Skip to Main Content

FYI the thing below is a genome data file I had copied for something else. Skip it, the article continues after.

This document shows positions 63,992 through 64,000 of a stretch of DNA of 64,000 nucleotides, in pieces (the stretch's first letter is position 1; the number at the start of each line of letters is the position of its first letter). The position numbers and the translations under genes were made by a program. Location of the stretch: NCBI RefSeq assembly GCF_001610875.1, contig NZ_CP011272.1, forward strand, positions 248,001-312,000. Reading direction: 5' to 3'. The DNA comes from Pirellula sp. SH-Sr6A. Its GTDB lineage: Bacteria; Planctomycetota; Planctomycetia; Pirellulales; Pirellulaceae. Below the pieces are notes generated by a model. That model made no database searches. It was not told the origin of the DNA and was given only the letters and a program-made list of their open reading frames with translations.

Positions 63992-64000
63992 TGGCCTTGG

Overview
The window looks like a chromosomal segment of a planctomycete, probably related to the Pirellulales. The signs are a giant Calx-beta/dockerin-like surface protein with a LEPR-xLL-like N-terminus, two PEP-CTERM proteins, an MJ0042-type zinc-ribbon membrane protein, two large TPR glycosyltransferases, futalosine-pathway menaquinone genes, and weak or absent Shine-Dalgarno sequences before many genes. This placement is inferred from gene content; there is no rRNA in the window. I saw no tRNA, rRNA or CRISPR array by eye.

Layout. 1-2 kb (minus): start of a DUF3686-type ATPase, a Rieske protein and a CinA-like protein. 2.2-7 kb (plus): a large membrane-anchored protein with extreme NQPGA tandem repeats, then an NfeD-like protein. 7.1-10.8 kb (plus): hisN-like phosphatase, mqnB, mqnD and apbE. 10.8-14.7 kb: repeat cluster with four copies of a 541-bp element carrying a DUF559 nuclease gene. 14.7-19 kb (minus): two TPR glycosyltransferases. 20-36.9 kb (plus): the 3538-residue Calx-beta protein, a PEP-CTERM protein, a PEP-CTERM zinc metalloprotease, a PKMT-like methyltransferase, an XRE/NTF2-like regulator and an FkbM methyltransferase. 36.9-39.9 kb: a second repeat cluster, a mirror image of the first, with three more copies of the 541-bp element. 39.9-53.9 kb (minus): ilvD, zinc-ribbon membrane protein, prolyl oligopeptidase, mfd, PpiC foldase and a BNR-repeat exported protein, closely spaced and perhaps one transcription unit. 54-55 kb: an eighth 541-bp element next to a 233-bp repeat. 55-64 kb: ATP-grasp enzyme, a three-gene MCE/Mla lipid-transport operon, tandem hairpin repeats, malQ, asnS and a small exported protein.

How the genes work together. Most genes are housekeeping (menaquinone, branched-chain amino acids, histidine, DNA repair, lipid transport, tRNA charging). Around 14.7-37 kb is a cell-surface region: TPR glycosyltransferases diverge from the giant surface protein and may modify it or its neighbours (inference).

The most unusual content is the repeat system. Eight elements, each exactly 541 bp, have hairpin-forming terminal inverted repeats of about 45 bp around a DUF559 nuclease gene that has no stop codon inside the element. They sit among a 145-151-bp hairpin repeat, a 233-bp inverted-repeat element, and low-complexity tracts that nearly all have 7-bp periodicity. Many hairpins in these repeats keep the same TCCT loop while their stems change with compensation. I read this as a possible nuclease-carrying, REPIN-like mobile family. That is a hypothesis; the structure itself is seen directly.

Hidden Markov models (HMMs) are still the dominant form of acoustic model used in automatic speech recognition (ASR) systems. However over the years the form, and training, of the HMM for ASR have been extended and modified, so that the current forms used in state-of-the-art speech recognition systems are very different to those originally proposed thirty years ago. This talk will review two of the more important extensions that have been proposed over the years: discriminative training; and speaker and environment adaptation. The use of discriminative training is now common with forms based on minimum Bayes' training and minimum classification error being applied to systems trained on many hundreds of hours of speech data. The talk will describe these current approaches, as well as discussing the current trends towards schemes based on large-margin training approaches. Linear transform based speaker adaptation is the dominant form for speaker adaptation. Current approaches, including extensions to linear transforms and model-based noise robustness techniques, and trends will also be described. Details of the various forms of the adaptation/noise transformation, training criterion and approaches for adaptive training will be given. The final part of the talk will discuss research beyond the current HMM framework. Schemes based on both discriminative models and functions, as well as non-parametric approaches will be described.